My family thinks I’m stalking Andy Ricker. I wouldn’t say I’m stalking him, although, I’ll let you make that call later, but I’ll admit I am slightly obsessed. I feel as though I’m following a few steps behind him through Chiang Mai, My Places on google maps mirroring his Instagram feed.
I will say that I am extremely envious, and not because his Pok Pok NY has a newly minted Michelin Star, or that his cats are so much more photogenic than mine (that MAY play into it a bit . . . why can’t Jack stick his tongue out JUST ONCE for a pic?)
More because he can walk through a Thai market, and if there is something he doesn’t know (which is highly unlikely), he can ask the vendor what it is and how to cook it. He can describe the Thai dishes on his Instagram feed, without using any Thai food cliches like “it was awesome!” “so spicy!!”
It’s been a long time since I’ve lived somewhere where I often have no idea what the ingredients are in the bowl in front of me. It takes me back to my first night ever in Asia, Tokyo, September 1985, I refused to go to the Shakey’s pizza in the lobby of my hotel (some of you fellow English teachers can remember that lovely Takadanobaba Hotel? I bet Rick Kondo can even remember the name and his room number, I can't even remember the name of the school where we worked), instead, I went to a conveyor belt sushi bar where this cruel, and most likely drunk, salaryman next to me treated me to a plate of natto. I know he did it just to see what it it would be like for a gaijin throw up all over the counter. I had no idea what it was, but I politely shoved the whole thing in my mouth (at least I didn’t further embarrass myself by trying to bite it in half) and, I did NOT fulfill his fantasy, I kept it down. Twenty years later, I had the best natto ever, at an izakaya in Shinsaibashi where they beat the egg yoke, no white, until frothy, added the natto, more beating, just the right amount of karashi and shoyu . . . perfect with a chilled Dewazakura.
After over 30 years spent working, eating and drinking my way through Japan, both as an English teacher and a "sarary-uman", some late night crash courses at the Takahiro Kitchen Table (my fondest memories of Japan), Friday nights at the counter of Rikimaru,
and by following my Williams-Sonoma Japan coworkers around some of the best markets and restaurants from Sapporo to Fukuoka (and more than a few bowls of excellent ramen), I can do what Andy can do in Thailand, anywhere in Japan (except for the cooking part). I can navigate any Japanese market or restaurant.
So here I am, planning our first big road trip since Zeke’s little adventure, and I find myself stalking Andy Ricker (ok, there, I admit it), through his Instagram feed, saving My Place stars around Mae Hong Son. Now, at least, I can read the names of the restaurants written in Thai, but I still don’t have any idea what the dishes are or what’s in them. What the heck is alawa?? Ask me in two weeks. I may know how it tastes, but I probably still won’t have any idea what’s in it.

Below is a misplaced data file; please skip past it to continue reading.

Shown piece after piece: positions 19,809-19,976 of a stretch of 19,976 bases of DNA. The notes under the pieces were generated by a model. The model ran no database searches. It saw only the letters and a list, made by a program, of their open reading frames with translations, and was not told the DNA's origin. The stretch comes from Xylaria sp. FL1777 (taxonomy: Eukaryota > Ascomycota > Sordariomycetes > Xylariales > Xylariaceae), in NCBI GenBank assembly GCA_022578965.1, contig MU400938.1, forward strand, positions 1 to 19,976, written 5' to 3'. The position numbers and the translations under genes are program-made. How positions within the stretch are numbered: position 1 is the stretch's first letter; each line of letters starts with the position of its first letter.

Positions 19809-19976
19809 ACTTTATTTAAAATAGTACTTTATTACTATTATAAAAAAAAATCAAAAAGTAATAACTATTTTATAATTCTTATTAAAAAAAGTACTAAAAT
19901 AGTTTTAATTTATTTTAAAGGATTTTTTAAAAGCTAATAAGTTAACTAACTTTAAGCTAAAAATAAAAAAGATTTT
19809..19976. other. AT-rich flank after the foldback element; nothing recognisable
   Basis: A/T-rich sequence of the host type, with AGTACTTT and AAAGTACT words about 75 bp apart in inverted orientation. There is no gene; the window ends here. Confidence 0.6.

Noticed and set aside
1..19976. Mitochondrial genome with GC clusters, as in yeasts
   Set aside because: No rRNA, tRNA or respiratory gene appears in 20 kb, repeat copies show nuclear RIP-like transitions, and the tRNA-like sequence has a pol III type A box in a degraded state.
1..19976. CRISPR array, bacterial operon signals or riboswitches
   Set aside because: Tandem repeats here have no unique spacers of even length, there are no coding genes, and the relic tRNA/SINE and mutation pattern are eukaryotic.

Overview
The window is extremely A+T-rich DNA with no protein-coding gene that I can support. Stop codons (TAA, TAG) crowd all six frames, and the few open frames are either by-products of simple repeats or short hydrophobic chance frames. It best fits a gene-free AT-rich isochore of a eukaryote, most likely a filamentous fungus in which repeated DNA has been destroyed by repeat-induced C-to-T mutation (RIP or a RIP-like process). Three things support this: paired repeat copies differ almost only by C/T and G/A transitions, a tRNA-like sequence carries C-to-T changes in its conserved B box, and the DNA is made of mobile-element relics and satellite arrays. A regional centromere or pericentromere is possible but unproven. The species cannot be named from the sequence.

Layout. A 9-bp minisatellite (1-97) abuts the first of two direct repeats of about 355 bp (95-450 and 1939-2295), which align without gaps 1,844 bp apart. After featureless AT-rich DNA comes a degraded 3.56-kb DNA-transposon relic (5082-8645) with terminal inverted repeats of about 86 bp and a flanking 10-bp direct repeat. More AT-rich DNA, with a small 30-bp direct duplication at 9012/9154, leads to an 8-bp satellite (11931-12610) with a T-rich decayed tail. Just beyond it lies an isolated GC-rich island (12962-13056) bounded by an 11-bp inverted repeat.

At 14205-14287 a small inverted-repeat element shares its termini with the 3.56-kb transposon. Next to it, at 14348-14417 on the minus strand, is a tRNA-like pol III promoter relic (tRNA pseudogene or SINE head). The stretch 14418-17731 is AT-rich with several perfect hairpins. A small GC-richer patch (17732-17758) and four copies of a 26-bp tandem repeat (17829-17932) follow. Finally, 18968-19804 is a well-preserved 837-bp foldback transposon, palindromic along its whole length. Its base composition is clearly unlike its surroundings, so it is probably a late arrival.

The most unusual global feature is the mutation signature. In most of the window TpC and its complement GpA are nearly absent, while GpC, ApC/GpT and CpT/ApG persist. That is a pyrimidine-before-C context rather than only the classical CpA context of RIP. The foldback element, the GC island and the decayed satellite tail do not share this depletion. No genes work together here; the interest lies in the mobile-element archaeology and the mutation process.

So, thanks to Andy, any restaurant I talk about on this blog, I can’t take any credit for finding. Just look for the #thankyouandyricker. I can’t take credit for the old school (literally, since the restaurant is in an old schoolhouse complete with chalkboards and beautifully yellowed photos of the royal family lining the walls) kanom jeen all-you-can-eat buffet,
or the amazing stewed pork, cowboy hat lady (click on the pic for her YouTube clip),
or my introduction to Thailand’s world-class coffee at Ahka Ama, and Yes!, Phad Thai #5 near McCormick Hospital IS the perfect balance of not-too-sweet, salty and a hint of spicy (and I love how they wrap it up in a banana leaf).
The list goes on and on. Oh, and how could I forget? Andy’s happy place with the dirt floor, complete with the Thai Mom owner, with whom you can magically communicate, without sharing a common language, with the best ne muu kai. I can only remember how to say this dish because it sounds like I’m asking a Japanese toddler if they're sleepy, nemui ka? (I can rarely get a pic before Frank starts to devour everything),
or the fried tilapia with red curry that Frank and I were lucky enough to sample in May before the restaurant closed its doors (figurative doors, since none of the above restaurants actually have doors).
Although, I think I found better chicken than S&B out here in Mae Rim,
and now that kai jiao is my family’s favorite Thai comfort food (my daughters say the ones at school are the best), I can say, the one I had at Pok Pok LA in June, the first bite made me wish I had ordered at least 3 for the drive back to SF.
So, Andy, if I would ever be so lucky as to catch your attention, the invitation is always open. Next time you’re in Chiang Mai, hit dalaad siriwattana with Frank and get one of those hunks of pork he’s been drooling over, the one with the skin attached, the one that is too big for just our family, and come out to Mae Rim and cook, eat and drink, you and Frank can talk pork, charcoal and cookbooks. OK, I might pick your brain a little about some of the stuff we’ve found in the markets here, like the eggs they serve with the stewed pork, the huge, golden, soft boiled eggs,
that I unknowingly bought from my fried chicken lady at the roundabout village, who proceeded to inspect them, holding them up to the light, discarding a few, before she sold me her last six eggs. I half expected them to hatch as soon as I got them home. Instead I soft boiled them and they were those eggs! Huge, yokes the color of a neen's robe,
creamy and so delicious, perfect for my girls’ breakfast soba. These are no ordinary chicken eggs, and too small for duck . . . What the heck are they??
Oh, and can you please bring me a bottle of Tumeric Som?? I've been hooked since trying it at Pok Pok Noi last April. I'll have some pblaatuu for Jamuk and Yindee.